World War 2 Quiz – Trivia Quizzes


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The instability caused in Europe by World War I (1914-18) laid the groundwork for another worldwide battle, World War II, which erupted two decades later and proved far more deadly. Adolf Hitler, the head of the Nazi Party, rose to power in an economically and politically unstable Germany, rearmed the country, and forged strategic alliances with Italy and Japan to further his dreams of world dominance. Hitler’s invasion of Poland in September 1939 prompted the United Kingdom and France to declare war on Germany, kicking off World War II. Over the next six years, the struggle would claim more people and damage more land and property than any preceding conflict. Six million Jews were murdered in Nazi concentration camps as part of Hitler’s diabolical “Final Solution,” commonly known as the Holocaust, among the estimated 45-60 million people exterminated.

The devastation of the Great War (as World War I was known at the time) had significantly destabilized Europe, and World War II arose in many ways from concerns left unsolved by the previous struggle. Political and economic instability in Germany, as well as persistent bitterness over the severe terms imposed by the Versailles Treaty, drove Adolf Hitler’s ascent to power and the National Socialist German Workers’ Party, abbreviated as NSDAP in German and the Nazi Party in English.

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Did you know that? Adolf Hitler prophesied a general European war in his biography and propaganda tract “Mein Kampf” (My Struggle) as early as 1923, which would result in “the extinction of the Jewish race in Germany.”

Hitler quickly consolidated power after becoming Chancellor of Germany in 1933, declaring himself Führer (supreme leader) in 1934. Obsessed with the superiority of the “pure” German race, which he labeled “Aryan,” Hitler believed that war was the only way to achieve the “Lebensraum,” or living space, required for the German race to expand. He secretly initiated Germany’s rearmament in the mid-1930s, in contravention of the Versailles Treaty. After forming coalitions with Italy and Japan against the Soviet Union, Hitler invaded Austria in 1938 and annexed Czechoslovakia the following year. Hitler’s blatant hostility remained unchecked because the US and Soviet Union were preoccupied with internal politics at the time, and neither France nor Britain (the two other nations most ravaged by the Great War) was keen on conflict. Also, you must try to play this World War 2 Quiz.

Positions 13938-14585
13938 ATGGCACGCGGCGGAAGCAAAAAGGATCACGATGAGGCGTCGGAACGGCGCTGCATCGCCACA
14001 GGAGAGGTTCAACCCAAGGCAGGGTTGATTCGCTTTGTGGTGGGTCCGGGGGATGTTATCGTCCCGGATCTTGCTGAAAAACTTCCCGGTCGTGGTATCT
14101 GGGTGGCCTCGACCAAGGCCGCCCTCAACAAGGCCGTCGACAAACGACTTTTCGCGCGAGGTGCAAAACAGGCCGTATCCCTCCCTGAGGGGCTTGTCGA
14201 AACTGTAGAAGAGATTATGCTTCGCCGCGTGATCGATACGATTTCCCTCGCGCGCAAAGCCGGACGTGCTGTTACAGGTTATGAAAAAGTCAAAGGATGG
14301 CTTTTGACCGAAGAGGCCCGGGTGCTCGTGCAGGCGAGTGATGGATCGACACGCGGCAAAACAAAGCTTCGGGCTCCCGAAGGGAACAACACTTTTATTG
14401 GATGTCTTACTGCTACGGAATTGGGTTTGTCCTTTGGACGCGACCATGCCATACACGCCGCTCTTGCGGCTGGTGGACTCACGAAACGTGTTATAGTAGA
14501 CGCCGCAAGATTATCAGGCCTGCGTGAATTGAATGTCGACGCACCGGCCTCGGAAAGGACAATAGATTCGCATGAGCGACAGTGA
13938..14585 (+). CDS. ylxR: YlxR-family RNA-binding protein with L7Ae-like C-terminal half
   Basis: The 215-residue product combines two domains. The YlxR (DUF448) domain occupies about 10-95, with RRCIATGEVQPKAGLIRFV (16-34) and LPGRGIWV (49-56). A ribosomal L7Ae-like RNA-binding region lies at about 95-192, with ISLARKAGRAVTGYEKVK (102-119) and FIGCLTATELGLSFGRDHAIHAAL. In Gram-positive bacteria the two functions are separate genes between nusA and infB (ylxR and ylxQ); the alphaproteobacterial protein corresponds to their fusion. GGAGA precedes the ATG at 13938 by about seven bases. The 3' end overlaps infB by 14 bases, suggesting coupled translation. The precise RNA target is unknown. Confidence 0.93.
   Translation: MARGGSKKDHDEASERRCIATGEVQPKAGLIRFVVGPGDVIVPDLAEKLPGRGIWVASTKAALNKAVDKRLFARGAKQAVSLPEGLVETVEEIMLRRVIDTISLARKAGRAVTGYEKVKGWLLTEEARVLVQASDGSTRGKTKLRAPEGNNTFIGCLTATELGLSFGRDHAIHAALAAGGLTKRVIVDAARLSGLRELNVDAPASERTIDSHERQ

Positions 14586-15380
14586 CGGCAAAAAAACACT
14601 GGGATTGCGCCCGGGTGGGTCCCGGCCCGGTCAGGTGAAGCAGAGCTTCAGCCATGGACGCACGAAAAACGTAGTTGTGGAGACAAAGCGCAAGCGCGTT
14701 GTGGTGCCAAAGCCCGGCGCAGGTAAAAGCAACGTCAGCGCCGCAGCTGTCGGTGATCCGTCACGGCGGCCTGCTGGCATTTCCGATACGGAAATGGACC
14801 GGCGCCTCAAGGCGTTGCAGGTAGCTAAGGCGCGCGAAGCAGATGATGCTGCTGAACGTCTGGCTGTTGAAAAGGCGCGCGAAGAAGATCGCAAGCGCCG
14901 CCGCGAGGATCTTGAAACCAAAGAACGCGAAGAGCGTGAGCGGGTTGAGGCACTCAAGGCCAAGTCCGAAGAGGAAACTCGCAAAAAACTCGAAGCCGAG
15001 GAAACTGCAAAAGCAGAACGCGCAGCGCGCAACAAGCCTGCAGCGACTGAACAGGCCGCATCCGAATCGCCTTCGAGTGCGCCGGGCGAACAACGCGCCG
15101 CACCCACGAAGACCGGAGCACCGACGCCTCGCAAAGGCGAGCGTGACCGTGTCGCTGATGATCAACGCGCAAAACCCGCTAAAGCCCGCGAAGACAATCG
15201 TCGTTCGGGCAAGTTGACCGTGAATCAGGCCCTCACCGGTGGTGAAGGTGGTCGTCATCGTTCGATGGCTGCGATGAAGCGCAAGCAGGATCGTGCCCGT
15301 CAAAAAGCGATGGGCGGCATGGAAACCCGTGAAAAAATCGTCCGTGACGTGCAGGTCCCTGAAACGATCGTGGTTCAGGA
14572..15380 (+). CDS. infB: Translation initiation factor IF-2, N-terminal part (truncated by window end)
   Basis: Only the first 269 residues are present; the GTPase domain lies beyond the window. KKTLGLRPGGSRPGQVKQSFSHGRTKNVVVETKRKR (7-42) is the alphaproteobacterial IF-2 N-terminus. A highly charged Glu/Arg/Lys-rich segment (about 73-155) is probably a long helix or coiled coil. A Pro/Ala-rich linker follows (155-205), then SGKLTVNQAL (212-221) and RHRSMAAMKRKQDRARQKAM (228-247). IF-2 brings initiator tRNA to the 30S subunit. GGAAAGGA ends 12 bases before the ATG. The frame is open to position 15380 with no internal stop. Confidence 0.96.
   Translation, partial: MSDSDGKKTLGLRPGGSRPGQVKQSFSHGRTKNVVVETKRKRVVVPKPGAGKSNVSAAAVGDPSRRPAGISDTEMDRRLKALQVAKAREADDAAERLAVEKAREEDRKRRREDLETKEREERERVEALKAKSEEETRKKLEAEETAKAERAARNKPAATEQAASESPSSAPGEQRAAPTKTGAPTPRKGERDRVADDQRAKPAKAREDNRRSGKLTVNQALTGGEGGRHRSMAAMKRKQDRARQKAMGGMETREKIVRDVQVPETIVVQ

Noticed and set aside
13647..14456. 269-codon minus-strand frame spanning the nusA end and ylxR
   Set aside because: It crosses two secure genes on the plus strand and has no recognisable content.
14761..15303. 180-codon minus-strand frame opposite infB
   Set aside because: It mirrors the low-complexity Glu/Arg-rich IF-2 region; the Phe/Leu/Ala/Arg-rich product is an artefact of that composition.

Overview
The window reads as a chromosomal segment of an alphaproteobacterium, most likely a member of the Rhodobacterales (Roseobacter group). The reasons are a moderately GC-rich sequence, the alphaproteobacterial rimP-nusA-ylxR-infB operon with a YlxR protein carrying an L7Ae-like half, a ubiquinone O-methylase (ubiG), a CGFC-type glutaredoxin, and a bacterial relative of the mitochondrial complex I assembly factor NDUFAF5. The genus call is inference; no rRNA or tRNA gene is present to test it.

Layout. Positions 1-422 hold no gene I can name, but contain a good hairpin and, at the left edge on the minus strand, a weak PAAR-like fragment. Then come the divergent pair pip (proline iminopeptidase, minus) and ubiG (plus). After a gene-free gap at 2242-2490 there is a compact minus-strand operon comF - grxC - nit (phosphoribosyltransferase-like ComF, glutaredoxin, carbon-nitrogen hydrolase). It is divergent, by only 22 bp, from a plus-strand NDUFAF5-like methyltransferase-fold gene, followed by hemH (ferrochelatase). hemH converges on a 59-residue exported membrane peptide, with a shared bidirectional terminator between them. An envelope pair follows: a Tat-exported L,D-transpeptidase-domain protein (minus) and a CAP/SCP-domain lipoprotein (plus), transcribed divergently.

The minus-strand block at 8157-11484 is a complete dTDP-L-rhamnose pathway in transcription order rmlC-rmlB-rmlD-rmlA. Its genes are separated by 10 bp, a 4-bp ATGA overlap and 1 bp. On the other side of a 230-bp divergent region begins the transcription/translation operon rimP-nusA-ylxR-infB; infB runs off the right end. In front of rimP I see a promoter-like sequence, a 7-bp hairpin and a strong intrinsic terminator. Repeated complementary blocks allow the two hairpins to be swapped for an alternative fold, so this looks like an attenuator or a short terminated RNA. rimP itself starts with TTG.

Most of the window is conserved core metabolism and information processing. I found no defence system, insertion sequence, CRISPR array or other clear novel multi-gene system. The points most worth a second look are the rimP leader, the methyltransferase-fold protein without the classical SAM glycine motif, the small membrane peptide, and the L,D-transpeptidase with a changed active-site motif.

World War 2 Quiz

The start of World War II (1939)
Hitler and Soviet leader Joseph Stalin signed the German-Soviet Nonaggression Pact in late August 1939, causing a panic in London and Paris. Hitler had long planned an invasion of Poland, a country to which the United Kingdom and France had promised military assistance if Germany attacked. The alliance with Stalin ensured that whenever Hitler attacked Poland, he would not confront a war on two fronts and that he would have Soviet support in capturing and splitting the country itself. Hitler invaded Poland from the west on September 1, 1939; two days later, France and Britain declared war on Germany, kicking off World War II.